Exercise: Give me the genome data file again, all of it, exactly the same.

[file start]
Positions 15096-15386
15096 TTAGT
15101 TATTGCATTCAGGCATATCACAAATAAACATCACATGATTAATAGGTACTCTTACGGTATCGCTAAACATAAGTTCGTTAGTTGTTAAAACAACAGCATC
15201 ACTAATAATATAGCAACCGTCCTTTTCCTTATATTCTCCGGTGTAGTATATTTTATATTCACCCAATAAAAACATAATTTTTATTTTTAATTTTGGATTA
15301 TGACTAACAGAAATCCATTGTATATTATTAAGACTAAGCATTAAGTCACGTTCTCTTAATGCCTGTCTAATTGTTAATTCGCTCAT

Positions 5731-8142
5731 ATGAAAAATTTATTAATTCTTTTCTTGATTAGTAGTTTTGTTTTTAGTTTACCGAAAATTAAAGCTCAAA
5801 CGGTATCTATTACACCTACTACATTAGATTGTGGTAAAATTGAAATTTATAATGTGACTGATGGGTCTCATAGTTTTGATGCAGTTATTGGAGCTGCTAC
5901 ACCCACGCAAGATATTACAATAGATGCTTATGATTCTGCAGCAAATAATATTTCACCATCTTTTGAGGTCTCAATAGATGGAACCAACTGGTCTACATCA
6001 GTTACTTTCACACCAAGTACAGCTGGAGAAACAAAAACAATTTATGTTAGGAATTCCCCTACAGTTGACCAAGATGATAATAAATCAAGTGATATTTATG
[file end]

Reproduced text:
Positions 15096-15386
15096 TTAGT
15101 TATTGCATTCAGGCATATCACAAATAAACATCACATGATTAATAGGTACTCTTACGGTATCGCTAAACATAAGTTCGTTAGTTGTTAAAACAACAGCATC
15201 ACTAATAATATAGCAACCGTCCTTTTCCTTATATTCTCCGGTGTAGTATATTTTATATTCACCCAATAAAAACATAATTTTTATTTTTAATTTTGGATTA
15301 TGACTAACAGAAATCCATTGTATATTATTAAGACTAAGCATTAAGTCACGTTCTCTTAATGCCTGTCTAATTGTTAATTCGCTCAT

Positions 5731-8142
5731 ATGAAAAATTTATTAATTCTTTTCTTGATTAGTAGTTTTGTTTTTAGTTTACCGAAAATTAAAGCTCAAA
5801 CGGTATCTATTACACCTACTACATTAGATTGTGGTAAAATTGAAATTTATAATGTGACTGATGGGTCTCATAGTTTTGATGCAGTTATTGGAGCTGCTAC
5901 ACCCACGCAAGATATTACAATAGATGCTTATGATTCTGCAGCAAATAATATTTCACCATCTTTTGAGGTCTCAATAGATGGAACCAACTGGTCTACATCA
6001 GTTACTTTCACACCAAGTACAGCTGGAGAAACAAAAACAATTTATGTTAGGAATTCCCCTACAGTTGACCAAGATGATAATAAATCAAGTGATATTTATG